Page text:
Renowned Nigerian writer Chimamanda Ngozi Adichie once said, “Our histories cling to us. We are shaped by where we come from.” Adichie’s words stand true for our Sloth bears too, who have been rescued from varying, stressful situations that have influenced their current needs and behaviour. For example, a Sloth bear that spent its life in the wild but is now rehabilitated at Wildlife SOS due to a lifelong injury has different needs than those of a Sloth bear who spent a major part of its life as a captive, ‘dancing’ bear.
Here, we delve into how the care provided to Sloth bears rescued from the ‘dancing’ bear trade is different from the care Sloth bears rescued from the wild need.
Sloth bears that were rescued from the brutal ‘dancing’ bear practice underwent tremendous physical abuse to make them obey their owner. One such practice of torture commonly used on ‘dancing’ bears was the complete removal of their canines. Without their sharp teeth, these powerful bears would become easier to control. When these bears arrived at Wildlife SOS to begin their new life of freedom, our veterinarians found stubs of teeth that had been left untreated. The bears developed dental infections due to exposed roots, rotting teeth, and mouth ulcerations leading to halitosis (foul breath). Thus, such bears were provided with extensive dental care such as root canals and fillings. For some bears, extractions were done to remove a partially snatched tooth or a tooth that had embedded itself in the skull bone.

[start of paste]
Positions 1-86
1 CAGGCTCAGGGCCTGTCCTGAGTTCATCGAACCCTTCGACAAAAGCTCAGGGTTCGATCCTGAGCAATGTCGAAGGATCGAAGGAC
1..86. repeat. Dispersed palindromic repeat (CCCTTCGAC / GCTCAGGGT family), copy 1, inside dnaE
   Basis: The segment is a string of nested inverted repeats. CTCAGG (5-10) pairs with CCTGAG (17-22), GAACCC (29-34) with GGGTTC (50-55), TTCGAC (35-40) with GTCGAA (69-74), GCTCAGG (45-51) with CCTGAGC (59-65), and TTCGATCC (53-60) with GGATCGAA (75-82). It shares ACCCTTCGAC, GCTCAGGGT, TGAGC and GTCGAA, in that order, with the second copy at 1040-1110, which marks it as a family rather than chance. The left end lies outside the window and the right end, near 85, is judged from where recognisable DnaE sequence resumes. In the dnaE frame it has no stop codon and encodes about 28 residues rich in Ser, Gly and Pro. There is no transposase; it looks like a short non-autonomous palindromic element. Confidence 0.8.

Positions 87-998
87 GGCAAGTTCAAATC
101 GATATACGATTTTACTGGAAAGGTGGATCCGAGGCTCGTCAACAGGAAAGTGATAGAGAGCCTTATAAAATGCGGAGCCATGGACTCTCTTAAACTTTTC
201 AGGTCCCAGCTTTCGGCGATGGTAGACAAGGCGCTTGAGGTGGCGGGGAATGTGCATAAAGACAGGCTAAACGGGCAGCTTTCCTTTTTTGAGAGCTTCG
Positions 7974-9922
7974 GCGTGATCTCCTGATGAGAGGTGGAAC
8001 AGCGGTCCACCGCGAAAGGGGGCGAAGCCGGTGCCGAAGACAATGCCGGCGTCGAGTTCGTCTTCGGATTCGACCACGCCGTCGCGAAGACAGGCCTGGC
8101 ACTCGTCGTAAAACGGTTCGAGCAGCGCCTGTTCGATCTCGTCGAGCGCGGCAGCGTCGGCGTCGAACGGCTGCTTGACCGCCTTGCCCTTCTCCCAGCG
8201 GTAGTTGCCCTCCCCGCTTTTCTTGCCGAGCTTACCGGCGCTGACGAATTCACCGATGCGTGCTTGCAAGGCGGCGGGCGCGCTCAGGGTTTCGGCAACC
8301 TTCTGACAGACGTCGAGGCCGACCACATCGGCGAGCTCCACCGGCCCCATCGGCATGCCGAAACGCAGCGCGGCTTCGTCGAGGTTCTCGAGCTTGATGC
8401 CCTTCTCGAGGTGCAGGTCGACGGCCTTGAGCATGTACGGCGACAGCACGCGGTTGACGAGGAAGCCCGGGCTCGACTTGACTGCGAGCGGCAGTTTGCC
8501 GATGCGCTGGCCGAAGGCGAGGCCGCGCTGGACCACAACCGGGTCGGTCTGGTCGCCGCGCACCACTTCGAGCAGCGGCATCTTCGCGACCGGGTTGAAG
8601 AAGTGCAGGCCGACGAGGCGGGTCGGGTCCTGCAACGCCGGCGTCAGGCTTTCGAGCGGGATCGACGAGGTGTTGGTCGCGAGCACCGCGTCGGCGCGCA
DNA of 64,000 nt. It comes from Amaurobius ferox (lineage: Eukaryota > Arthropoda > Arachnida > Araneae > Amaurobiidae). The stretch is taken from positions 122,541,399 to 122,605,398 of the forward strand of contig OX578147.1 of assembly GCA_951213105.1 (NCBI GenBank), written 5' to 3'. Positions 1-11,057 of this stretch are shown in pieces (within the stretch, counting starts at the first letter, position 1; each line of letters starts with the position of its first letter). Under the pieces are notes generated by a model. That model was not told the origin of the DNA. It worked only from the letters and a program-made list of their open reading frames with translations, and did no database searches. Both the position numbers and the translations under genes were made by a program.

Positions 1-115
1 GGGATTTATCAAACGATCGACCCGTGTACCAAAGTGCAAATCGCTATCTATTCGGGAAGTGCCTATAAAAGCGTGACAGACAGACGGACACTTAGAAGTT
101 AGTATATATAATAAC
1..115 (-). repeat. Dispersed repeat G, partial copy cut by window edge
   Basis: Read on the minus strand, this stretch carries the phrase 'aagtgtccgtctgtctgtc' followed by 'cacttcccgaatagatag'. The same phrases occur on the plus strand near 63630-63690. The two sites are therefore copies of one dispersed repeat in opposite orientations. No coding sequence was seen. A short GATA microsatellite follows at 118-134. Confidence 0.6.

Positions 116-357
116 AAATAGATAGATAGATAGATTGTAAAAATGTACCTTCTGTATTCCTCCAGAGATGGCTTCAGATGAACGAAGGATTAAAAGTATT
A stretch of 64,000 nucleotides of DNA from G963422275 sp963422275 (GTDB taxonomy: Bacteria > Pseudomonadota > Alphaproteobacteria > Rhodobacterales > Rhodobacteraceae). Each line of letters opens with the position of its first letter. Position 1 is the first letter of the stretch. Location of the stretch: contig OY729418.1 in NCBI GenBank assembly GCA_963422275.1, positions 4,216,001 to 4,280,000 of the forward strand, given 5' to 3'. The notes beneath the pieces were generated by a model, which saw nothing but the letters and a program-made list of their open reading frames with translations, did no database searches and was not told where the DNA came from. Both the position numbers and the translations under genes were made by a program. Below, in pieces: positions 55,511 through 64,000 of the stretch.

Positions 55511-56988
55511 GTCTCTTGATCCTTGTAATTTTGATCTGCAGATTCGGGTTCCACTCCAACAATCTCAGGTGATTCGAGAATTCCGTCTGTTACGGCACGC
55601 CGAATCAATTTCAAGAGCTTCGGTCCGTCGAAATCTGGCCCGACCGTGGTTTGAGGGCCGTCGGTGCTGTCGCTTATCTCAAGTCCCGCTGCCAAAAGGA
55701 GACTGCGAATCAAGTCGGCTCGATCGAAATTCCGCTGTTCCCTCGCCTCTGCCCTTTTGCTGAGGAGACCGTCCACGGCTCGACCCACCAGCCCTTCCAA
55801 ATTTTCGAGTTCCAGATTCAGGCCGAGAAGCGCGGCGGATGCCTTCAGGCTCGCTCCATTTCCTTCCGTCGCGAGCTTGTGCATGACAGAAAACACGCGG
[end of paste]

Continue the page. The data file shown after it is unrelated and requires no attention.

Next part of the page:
For bears rescued from the wild, the situation is a bit different. If the bear is below the age of 3, it will usually have canines that are intact and require no immediate dental care. However, adult Sloth bears rescued from the wild may have broken canines. This is extremely common in the wild and does not impact a Sloth bear’s ability to hunt. Since the teeth have not been broken by force, as is the case with ‘dancing’ bears, these bears require minimal dental care.
Good Food for Good Health
For a Sloth bear who has spent its entire life in the wild, foraging for berries, flowers, and insects, adjusting to a different kind of food in a more controlled environment can be a formidable task. Thus, during the initial days, these bears are solely given raw fruits. Often jackfruits, a staple in the Sloth bear’s diet, are also sourced to ensure that their diet is complete. Fruits are smeared with honey to encourage the Sloth bear to eat, despite the sudden change in its environment. During their first few months at the rescue centre, wild Sloth bears refuse to eat in the presence of any human. Moreover, due to their nocturnal nature in the wild, such Sloth bears prefer to eat only at night. Our care team thus leaves raw food in their enclosure during sunset, allowing the bear both space and comfort.
For bears rescued from the ‘dancing’ bear trade, food provided to them during the initial days depends on their location. Bears rescued from the southern part of India are used to a diet of Ragi (finger millet) balls that were hand-fed by their Kalandar owners. Bears rescued from northern India are accustomed to Roti (flat bread). Thus, during their initial days, our team sources specific foods to feed the bears to ensure that they do not become agitated with a new meal. Many of these bears were entirely dependent on humans to hand-feed them, and would refuse to eat on their own! All our rescued ‘dancing’ bears thus slowly and steadily acclimatised to eating from bowls, without any human interference.